A magnitude-7.7 earthquake struck off the west coast of Canada, with residents in parts of British Columbia evacuated, but the province appeared to escape the biggest quake in Canada since 1949 largely unscathed, with no reports of major damage.
A tsunami alert triggered by the quake set off alarms in Hawaii, with authorities forcing a state-wide evacuation.
The US Geological Survey said the powerful quake hit the Queen Charlotte Islands just after 8pm local time on Saturday at a depth of about five kilometres and was centred 155 kilometres south of Masset, British Columbia.
The USGS said the quake shook the waters around British Columbia and was followed after several minutes by a 5.8-magnitude aftershock. Several other aftershocks were reported.
The governor of Hawaii, Neil Abercrombie, said that the islands were lucky to avoid more severe surges after the earthquake struck. Abercrombie said beaches and harbours were still closed across Hawaii.
Lenore Lawrence, a resident of Queen Charlotte City on the Haida Gwaii, off the coast of British Columbia, said the quake was "definitely scary", and she wondered if "this could be the big one". She said the shaking lasted more than a minute. While several things fell off her mantle and broke, she said damage in her home was minimal.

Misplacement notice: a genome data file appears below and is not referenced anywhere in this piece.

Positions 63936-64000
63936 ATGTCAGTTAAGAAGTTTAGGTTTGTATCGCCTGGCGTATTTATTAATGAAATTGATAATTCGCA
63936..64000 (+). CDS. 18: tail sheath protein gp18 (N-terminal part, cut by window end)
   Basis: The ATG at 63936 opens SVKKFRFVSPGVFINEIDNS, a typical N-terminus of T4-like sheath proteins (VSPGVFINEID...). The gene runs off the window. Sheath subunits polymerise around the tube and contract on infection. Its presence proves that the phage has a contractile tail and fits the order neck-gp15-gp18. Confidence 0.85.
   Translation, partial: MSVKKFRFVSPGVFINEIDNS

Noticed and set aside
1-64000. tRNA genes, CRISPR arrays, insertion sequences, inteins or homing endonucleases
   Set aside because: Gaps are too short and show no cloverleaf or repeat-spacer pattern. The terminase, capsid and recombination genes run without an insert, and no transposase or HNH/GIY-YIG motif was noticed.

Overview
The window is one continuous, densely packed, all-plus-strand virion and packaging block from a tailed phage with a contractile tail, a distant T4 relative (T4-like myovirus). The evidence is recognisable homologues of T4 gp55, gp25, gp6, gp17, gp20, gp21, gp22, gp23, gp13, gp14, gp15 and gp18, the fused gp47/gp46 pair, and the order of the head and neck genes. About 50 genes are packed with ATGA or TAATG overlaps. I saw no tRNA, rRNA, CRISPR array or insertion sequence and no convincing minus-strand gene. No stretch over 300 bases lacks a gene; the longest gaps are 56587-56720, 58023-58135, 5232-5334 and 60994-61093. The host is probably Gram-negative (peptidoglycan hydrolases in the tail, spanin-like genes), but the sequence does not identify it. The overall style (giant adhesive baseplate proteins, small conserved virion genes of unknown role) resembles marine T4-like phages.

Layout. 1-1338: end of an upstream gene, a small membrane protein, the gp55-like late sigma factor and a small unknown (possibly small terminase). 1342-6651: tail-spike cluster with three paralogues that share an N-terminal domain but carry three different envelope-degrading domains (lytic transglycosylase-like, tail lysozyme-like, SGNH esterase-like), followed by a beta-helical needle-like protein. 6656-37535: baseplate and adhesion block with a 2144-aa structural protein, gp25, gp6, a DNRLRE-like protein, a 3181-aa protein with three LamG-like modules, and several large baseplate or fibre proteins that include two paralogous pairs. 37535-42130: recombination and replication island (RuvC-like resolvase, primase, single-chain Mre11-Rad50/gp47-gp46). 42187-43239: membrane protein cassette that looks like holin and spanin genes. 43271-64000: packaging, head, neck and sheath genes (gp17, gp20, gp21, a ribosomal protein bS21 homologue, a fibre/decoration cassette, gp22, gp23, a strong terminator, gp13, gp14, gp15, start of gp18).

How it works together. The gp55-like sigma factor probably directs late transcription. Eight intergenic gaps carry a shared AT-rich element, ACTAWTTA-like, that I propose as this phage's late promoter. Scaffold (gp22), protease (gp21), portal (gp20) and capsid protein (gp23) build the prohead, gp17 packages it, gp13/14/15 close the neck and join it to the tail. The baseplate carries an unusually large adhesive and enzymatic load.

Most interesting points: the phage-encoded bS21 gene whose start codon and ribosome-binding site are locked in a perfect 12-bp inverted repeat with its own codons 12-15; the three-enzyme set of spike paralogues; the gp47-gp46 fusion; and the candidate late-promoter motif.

Many on the BC mainland said the same. Joan Girbav, manager of the Pacific Inn in Prince Rupert, British Columbia, said: "I was sitting at my desk and everything just started to move. It was maybe 20 seconds. "It's very scary. I've lived here all my life and I've never felt that."
In Hawaii, the tsunami warning spurred residents to stock up on essentials at petrol stations and grocery stores and sent tourists in beachside hotels to higher floors in their buildings. The bus service into Waikiki was cut off an hour before the first waves, and police in central Honolulu shut down a Halloween block party. In Kauai, three schools used as evacuation centres quickly filled to capacity.
Fryer said the largest wave in the first 45 minutes of the tsunami was measured in Maui at about 60 centimeters higher than normal sea levels.
Alan Wong, a Hongkonger on vacation in Hawaii, said people appeared pretty calm in the region despite tsunami warnings that came hours before he was scheduled to fly back.
He was staying in a hotel in Puako on Hawaii's "Big Island". People staying on the first and second storeys needed to be evacuated, but Wong, on the fourth, could stay in his room, he said.
Reuters, Associated Press, Agence France-Presse